Little Red Circles
I sold ten copies of Book Proposals That Sell to a single customer. Reaching into my supplies, I was out of the right type of box. It meant a trip to the post office. You may be thinking all boxes are equal but they aren’t when it comes to the U.S. Postal System. In the lobby area of my post office, they set out some of their available supplies but not this particular box. It’s kept in the back because of the cost effective nature of it.
The box has clearly marked red circles which indicate it is a flat rate box or you can stuff that container with any amount of weight for the same price. There are other available boxes which are exactly the same size—yet don’t have the red circle. The containers without the red circle are weighed and charged accordingly. I was surrounded with customers who were paying the postage according to their weight and not the flat rate. The post office keeps these boxes behind the service counter in the back. I picked up a small supply but learned I can order them in advance online (they are free). I’ve eliminated my waiting time at the post office and will simply drop off my pre-stamped packages. You had to know about the flat rate in order to use it.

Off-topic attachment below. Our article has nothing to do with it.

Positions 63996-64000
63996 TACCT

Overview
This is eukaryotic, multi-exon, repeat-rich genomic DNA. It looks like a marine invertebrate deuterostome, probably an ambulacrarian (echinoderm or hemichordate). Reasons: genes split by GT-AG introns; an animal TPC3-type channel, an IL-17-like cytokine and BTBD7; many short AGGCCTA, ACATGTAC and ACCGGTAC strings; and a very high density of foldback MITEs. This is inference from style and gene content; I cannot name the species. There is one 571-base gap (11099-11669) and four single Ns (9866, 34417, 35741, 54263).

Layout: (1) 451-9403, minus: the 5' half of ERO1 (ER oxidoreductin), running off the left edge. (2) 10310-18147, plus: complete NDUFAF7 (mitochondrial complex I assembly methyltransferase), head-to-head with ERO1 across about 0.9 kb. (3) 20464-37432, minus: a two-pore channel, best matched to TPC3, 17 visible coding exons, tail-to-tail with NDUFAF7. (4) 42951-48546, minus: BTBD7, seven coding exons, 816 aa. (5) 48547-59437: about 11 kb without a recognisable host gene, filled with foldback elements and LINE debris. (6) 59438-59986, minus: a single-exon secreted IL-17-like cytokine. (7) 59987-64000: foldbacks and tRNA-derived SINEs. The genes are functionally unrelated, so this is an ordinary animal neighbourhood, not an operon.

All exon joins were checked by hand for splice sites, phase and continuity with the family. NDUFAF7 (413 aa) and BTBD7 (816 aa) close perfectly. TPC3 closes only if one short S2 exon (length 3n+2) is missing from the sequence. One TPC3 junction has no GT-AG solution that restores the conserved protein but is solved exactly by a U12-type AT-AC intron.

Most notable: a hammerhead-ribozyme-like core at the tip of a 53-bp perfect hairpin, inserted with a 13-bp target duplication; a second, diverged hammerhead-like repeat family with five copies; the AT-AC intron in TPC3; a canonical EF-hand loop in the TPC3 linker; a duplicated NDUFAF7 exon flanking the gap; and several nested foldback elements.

While I hope that postage hint will save you some grief and money in the days ahead, the story can also be a metaphor for the writing world. Many people desire to get a book published yet they are clueless about how editors consider book projects. Others believe they have a solid magazine idea yet their pitches are ignored because they’ve never learned how to craft a query letter. I see the passion in these submissions that come into my mailbox and electronic mailbox almost daily—yet their passion is misdirected. When I wrote Book Proposals That Sell, a key part of my motivation was to receive better book proposals which were much more targeted, well-done and complete. To a small degree these results are happening from my book and I’m celebrating those results.
Like the postal packages without the little red circles, there are many writers who haven’t taken the time to learn the system. If you want to catch the editor’s attention, it’s worth that effort.